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A Stock Potpourri: Winners and Losers

By Guy Halverson / May 6, 1991



NEW YORK

AMERICAN'S have a love affair with ``winners'' and ``losers'' - perhaps because of their affinity for sports. And popular Wall Street stock indexes, such as the Standard & Poor's 500, seek to identify economic sectors that are winners or losers in terms of market performance. But such listings don't really point to future performance.

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Insurance: upturn seen for underwriting

``Very often one quarter's loser is another quarter's winner,'' says Arnold Kaufman, vice president and editor of S&P's Outlook, a weekly market report. Cases in point: The insurance industry, entertainment industry, and auto industry. For the month of April, the insurance, entertainment, and auto sectors came in among the bottom third of the 87 industry groups that make up the S&P 500. Insurance brokers, alas, were dead last. The carmakers came in 80th; and life insurers, property/casualty insurers, an d entertainment companies didn't do much better.

Insurers have suffered from negative perceptions about bad real estate loans, vulnerability to defaults, and questions about the quality of their underlying assets, since many insurers hold substantial numbers of junk bonds, Mr. Kaufman says. Meanwhile, auto stocks have been hit by the sharp fall-off in consumer spending, he says. And entertainment stocks as a group, he says, can look bad because of the poor performance of just one prominent company. It is important to look at individual companies and t heir long-range potentials, Kaufman says.

Analysts for Donaldson, Lufkin & Jenrette say many insurance stocks remain attractive for the long haul. They say that over the next 36 months there will be a significant upturn in underwriting, which should allow earnings for better companies to increase by 50 percent or more. Companies recommended include American International Group, AON Corporation, and General Re.

Entertainment: also poised for comeback

The S&P 500 entertainment sector fell during April. But the list was made up of only three companies: Disney, King World, which distributes a number of popular TV shows, and Paramount Communications. (A fourth stock, MCA Inc., was taken over by Matsushita.)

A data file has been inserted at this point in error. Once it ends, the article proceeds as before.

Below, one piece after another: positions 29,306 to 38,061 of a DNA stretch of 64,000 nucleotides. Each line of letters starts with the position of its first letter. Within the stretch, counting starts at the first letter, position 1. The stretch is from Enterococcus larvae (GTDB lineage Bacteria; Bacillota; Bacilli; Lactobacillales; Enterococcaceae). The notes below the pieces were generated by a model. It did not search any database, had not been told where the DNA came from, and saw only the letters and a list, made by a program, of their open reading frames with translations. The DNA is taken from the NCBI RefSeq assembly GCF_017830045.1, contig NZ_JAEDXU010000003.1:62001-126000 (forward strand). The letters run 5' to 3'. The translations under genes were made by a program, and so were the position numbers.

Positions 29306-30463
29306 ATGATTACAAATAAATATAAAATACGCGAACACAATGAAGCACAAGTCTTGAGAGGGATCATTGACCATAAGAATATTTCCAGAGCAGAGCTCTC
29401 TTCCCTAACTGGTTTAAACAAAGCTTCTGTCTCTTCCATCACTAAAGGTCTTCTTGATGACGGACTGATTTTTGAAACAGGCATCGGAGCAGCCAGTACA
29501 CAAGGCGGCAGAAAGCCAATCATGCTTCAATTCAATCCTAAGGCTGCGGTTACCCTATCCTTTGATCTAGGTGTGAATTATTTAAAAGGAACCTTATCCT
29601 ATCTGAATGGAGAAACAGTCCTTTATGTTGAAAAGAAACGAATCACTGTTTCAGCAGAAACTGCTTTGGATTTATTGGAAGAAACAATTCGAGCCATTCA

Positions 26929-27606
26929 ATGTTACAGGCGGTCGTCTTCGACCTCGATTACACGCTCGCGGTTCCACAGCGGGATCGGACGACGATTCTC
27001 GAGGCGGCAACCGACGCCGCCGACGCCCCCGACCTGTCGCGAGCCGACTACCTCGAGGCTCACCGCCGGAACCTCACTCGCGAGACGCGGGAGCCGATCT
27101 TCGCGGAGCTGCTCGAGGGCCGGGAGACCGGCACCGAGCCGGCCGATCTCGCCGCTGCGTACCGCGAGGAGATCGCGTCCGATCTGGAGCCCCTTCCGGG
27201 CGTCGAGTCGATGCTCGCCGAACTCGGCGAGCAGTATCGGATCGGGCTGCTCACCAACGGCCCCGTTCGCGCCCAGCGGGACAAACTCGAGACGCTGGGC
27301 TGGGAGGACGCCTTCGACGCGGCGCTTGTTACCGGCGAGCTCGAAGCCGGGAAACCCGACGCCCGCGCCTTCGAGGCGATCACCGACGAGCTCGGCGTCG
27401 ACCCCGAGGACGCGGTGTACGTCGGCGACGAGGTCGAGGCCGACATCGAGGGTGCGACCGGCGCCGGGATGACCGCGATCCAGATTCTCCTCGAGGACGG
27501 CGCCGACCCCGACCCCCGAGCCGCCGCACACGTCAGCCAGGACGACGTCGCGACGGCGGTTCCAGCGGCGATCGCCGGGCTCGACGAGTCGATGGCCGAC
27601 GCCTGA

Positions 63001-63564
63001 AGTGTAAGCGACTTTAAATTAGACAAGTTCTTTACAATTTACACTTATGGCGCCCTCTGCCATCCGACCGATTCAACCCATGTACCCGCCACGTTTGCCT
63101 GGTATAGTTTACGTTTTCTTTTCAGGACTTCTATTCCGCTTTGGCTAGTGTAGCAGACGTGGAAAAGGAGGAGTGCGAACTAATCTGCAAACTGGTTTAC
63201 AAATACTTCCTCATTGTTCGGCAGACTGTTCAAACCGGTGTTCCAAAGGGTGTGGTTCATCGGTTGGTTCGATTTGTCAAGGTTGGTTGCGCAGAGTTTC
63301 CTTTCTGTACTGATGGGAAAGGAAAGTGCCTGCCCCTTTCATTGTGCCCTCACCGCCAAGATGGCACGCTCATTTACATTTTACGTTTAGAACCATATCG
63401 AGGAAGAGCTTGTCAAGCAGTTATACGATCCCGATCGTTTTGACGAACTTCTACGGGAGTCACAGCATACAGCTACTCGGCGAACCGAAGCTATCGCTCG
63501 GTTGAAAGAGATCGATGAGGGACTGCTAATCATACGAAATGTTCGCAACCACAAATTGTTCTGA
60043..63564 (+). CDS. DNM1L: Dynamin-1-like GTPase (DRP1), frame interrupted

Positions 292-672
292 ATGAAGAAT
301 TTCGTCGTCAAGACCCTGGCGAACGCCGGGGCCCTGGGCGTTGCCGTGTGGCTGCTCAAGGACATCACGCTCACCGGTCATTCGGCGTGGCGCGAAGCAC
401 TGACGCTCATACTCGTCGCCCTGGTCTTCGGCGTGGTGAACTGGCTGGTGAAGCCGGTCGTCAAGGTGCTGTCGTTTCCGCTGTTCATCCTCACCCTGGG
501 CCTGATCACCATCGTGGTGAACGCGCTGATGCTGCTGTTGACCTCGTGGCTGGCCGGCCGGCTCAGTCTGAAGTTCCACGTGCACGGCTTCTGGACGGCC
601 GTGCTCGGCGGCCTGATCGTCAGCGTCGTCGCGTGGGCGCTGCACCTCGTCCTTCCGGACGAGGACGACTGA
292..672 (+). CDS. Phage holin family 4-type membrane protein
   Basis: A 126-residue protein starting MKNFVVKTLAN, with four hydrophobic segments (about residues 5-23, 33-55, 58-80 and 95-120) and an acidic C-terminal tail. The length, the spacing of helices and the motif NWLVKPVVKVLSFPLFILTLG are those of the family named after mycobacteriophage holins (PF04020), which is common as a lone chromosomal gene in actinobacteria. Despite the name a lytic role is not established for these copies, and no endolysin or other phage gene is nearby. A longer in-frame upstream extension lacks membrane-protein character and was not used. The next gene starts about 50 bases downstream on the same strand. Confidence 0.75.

No wonder the group looked bad on paper, says Christopher Dixon, an entertainment analyst with Kidder, Peabody & Co. Paramount's worst performance always comes early in the year, because of its publishing ventures, he says. Disney had attendance problems at its theme parks, plus a string of weak movies. But Mr. Dixon says the entertainment sector is well-positioned to out-perform the overall market. He very much likes Time-Warner, which he calls ``highly diversified'' in films, publishing, and music. It will release ``Robin Hood, Prince of Thieves,'' later this year, starring Kevin Costner, which Dixon believes will be a smash hit. Long-term, Dixon likes Paramount and Disney.

Autos: no solace in US, overseas markets

The United States auto industry has some real problems, says Arvid Jouppi, an industry analyst in Grosse Point, Mich. Start with two back-to-back quarters of substantial red ink. Mr. Jouppi sees no real recovery until the 4th quarter. Total car and truck sales will be in the 13.3 million range, well below the more than 14 million units sold last year. But Jouppi sees glimmers of hope: ``There's been a pickup in sales of heavy duty trucks, which suggests a betterment in the economy.'' And ``sales o f recreational vehicles are up slightly.''

Overseas sales are not currently bolstering Detroit much, says a car analyst for Donaldson, Lufkin & Jenrette. Granted, hefty German sales are helping General Motors Corporation. But GM is hurting in Brazil, another important overseas market, where there is a wage/price freeze. Ford Motor Company is being hurt in its big British market. Donaldson, Lufkin & Jenrette sees no recovery for Detroit until later this year.